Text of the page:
Soundboxing is a VR rhythm game similar to Audioshield, but with a major difference. Rather than rely on an algorithm to synchronize songs to the game, the Soundboxing community has full control over the creation of Soundboxing challenges.
Audioshield was one of the first titles to launch on the HTC Vive. The VR rhythm game hit Steam on April 5 for the Vive launch, and it became an instant hit. The game can access any local music file on your computer, such as MP3 or WMA files. When Audioshield launched, you could stream music from Soundcloud too, but the developer recently removed that feature in exchange for YouTube streaming.
When you play a song through Audiosheild, the game generates beat markers automatically that you have to punch out of the air. The algorithm that generates the beats works reasonably well, but it’s far from perfect. Poor beat synchronization is the most common complaint we’ve seen in the comments section of Audioshield’s Steam page. If you enjoy Audioshield, but the song synchronization bothers you, Soundboxing might be what you’re looking for.
Soundboxing is similar to Audioshield. In both games, you stand in a stationary position while a song plays and colored orbs come flying towards you. In Audioshield, you have to block the orbs with corresponding colored shields; in Soundboxing, you punch them with corresponding colored fists. Both games have effectively the same mechanics, though; you can’t call them the same game.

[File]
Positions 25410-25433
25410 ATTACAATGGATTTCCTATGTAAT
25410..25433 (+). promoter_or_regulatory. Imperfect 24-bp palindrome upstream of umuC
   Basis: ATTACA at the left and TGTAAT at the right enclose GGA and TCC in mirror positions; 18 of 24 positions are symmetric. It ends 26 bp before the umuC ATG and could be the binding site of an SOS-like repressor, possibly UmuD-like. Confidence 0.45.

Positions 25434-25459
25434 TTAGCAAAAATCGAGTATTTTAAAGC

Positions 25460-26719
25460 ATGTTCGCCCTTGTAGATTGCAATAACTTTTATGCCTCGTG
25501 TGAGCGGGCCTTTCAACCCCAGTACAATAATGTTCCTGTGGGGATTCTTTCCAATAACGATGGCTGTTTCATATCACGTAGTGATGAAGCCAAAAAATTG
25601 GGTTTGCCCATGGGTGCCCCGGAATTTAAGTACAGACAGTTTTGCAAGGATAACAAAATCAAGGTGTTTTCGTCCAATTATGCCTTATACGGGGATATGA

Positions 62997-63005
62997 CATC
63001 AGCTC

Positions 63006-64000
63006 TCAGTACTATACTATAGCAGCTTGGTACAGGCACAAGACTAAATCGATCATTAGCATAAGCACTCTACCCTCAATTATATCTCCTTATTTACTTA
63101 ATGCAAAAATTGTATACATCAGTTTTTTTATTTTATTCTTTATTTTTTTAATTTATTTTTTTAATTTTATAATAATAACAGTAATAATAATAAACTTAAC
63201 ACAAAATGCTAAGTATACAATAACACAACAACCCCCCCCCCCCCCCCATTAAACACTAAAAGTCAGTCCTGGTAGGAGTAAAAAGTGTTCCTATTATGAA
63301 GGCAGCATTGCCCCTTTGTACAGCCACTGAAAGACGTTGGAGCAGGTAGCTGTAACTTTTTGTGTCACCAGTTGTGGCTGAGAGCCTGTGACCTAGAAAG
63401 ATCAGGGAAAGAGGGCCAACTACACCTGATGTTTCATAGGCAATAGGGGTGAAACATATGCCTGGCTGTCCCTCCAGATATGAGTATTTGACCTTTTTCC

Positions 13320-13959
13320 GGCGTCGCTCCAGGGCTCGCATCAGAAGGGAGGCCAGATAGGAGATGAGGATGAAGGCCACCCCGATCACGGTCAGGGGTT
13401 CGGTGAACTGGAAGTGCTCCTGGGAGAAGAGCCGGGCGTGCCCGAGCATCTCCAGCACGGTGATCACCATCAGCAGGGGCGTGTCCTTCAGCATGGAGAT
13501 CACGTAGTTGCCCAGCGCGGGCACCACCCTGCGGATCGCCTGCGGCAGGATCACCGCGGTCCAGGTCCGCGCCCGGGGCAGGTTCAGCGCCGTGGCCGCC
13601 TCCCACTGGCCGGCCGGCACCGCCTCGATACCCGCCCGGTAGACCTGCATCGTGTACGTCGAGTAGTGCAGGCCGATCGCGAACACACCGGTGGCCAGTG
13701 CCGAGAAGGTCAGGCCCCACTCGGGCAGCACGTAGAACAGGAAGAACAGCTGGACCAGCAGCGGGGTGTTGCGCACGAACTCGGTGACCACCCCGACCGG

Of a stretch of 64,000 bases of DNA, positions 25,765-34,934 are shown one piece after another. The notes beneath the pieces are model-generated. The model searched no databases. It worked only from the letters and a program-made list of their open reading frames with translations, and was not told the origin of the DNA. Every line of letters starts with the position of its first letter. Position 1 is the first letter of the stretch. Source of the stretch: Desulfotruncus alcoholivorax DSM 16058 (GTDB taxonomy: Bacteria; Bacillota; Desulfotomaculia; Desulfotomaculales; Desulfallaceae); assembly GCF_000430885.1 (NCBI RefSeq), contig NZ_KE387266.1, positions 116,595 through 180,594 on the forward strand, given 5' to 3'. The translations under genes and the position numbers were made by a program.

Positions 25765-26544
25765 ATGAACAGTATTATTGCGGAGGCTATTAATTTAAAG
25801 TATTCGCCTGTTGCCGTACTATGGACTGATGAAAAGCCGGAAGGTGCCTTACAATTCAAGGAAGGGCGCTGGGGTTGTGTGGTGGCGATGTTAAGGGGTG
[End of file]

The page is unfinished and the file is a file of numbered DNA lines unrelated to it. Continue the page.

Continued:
For one thing, Soundboxing doesn’t include any preset installed songs, and it doesn’t have support for local music files. The game has a never-ending stream of songs to choose from, though, because it ties directly into YouTube’s ever-growing selection of music videos. You even get to watch the videos as you play the game.
In addition to watching the YouTube music video, which appears on a giant screen in front of you, you’ll find yourself watching a half dozen white robots mimic your every move in perfect synchronization. When you punch, so will they. The robots don’t seem to serve any purpose other than to be a bizarre visual feature of the game.
Soundboxing Doesn’t Provide Challenges; The Userbase Does
Soundboxing doesn’t generate the challenges for you the way Audioshield does. If you search for a song that no one has ever played before, you’ll have to create the challenge yourself before you can put a score on the board. Furthermore, if you don’t like the way a challenge syncs with the beat, you have the freedom to create one that satisfies you.
Maxint, Soundboxing’s developer, couldn’t have made the challenge creation process easier. All you have to do is listen to the song and punch the air (your left-hand holds the yellow orbs and your right-hand holds the red orbs) when and where you want an orb placed. You don’t necessarily have to follow the beat of your song, but we would strongly advise that you do. The game is much easier to play well when you get into the groove and start dancing to the music. You’re also more likely to find other names on the scoreboard if you build a fun challenge that people are willing to play through to the end.
Check The Leaderboards From Anywhere